Since there will never cease to be some in need on the earth, I therefore command you, “Open your hand to the poor and needy neighbor in your land.” (Deut 15:11)
The passage Jesus is quoting is not a complacent description, but a conditional statement. “Since …, therefore …” Jesus quotes only the since part of the statement – since you’ll always have poor among you.
And by quoting the since, Jesus knew that his disciples would immediately recall the rest of that verse: “I therefore command you, ‘Open your hand to the poor and needy neighbor in your land.’” By quoting the first part, the rest is implied. And the rest of this verse is absolutely in line with everything Jesus taught in his ministry about giving to the poor.
So, one thing we can know for sure is that Matthew 26, Mark 14, and John 12 are NOT about letting us off the hook from helping and giving to those who are poor. In fact, when you understand (like the disciples) what Jesus is quoting, then you realize that this verse is actually a further command to open your hand to the poor and needy in your land! This verse calls us to do more, not less.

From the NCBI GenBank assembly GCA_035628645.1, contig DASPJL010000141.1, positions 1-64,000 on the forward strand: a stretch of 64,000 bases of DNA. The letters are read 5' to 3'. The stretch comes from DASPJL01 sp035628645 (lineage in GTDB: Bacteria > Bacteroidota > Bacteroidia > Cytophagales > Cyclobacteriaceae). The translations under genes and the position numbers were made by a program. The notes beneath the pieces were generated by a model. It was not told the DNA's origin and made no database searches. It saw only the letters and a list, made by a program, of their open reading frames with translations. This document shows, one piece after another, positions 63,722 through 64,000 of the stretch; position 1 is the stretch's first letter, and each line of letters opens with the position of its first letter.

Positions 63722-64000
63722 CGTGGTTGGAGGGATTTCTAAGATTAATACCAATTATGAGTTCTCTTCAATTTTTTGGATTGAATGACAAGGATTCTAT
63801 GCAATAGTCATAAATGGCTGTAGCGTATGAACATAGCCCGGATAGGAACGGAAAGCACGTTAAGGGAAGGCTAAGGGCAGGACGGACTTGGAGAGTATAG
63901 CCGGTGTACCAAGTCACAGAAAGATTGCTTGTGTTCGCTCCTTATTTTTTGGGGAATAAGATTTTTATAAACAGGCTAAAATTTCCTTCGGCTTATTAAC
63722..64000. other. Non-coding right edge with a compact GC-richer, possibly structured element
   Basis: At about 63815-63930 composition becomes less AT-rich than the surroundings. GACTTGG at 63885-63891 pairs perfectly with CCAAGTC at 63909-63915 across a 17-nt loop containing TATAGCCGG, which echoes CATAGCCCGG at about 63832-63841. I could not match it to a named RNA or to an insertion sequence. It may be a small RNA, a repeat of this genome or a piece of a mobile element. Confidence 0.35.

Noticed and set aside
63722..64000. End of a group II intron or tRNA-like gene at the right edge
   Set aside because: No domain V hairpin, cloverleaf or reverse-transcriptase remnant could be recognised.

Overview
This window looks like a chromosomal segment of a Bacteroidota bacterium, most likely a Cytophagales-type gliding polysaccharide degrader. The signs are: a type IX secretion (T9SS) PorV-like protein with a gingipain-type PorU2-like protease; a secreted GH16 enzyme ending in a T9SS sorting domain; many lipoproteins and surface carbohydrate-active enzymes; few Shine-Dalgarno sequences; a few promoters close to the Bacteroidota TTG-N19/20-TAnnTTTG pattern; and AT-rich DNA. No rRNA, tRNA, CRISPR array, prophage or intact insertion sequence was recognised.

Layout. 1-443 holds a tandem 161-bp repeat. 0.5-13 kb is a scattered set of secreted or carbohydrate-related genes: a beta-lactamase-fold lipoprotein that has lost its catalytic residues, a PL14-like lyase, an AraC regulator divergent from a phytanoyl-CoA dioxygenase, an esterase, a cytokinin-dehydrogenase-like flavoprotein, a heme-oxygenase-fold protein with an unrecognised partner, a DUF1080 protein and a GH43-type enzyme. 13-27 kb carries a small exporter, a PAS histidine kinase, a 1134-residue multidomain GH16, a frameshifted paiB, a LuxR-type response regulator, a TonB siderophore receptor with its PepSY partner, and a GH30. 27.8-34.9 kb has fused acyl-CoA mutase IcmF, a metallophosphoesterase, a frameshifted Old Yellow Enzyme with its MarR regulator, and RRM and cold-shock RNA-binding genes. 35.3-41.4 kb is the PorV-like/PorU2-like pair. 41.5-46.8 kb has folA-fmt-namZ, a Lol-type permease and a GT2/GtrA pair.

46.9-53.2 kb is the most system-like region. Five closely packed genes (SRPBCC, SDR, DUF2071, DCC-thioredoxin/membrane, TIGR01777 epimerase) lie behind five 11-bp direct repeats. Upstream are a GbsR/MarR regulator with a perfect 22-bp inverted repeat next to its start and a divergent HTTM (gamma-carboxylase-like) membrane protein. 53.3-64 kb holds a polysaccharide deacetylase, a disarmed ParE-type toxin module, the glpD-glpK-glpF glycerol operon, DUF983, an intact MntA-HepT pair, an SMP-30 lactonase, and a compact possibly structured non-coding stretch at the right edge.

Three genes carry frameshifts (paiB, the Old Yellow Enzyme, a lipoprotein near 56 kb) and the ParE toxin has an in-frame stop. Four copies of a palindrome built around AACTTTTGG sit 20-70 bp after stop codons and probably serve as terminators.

But wait, there’s more! Just look at what Deuteronomy 15 is all about. Let’s go back to verse 1:
At the end of every seven years you must cancel debts. This is how it is to be done: Every creditor shall cancel any loan they have made to a fellow Israelite. They shall not require payment from anyone among their own people, because the Lord’s time for canceling debts has been proclaimed. You may require payment from a foreigner, but you must cancel any debt your fellow Israelite owes you. However, there need be no poor people among you… (Deut 15:1-4)
Wait…what? There need be no poor people among you! Yeah, that’s right. It just said that. Does it sound like the opposite of what you always thought Matthew 26 was about? Well, it might sound that way, but I hope you are beginning to see what we have always focused on in this passage is actually not what it says at all! Let’s keep going thought, because there is even more!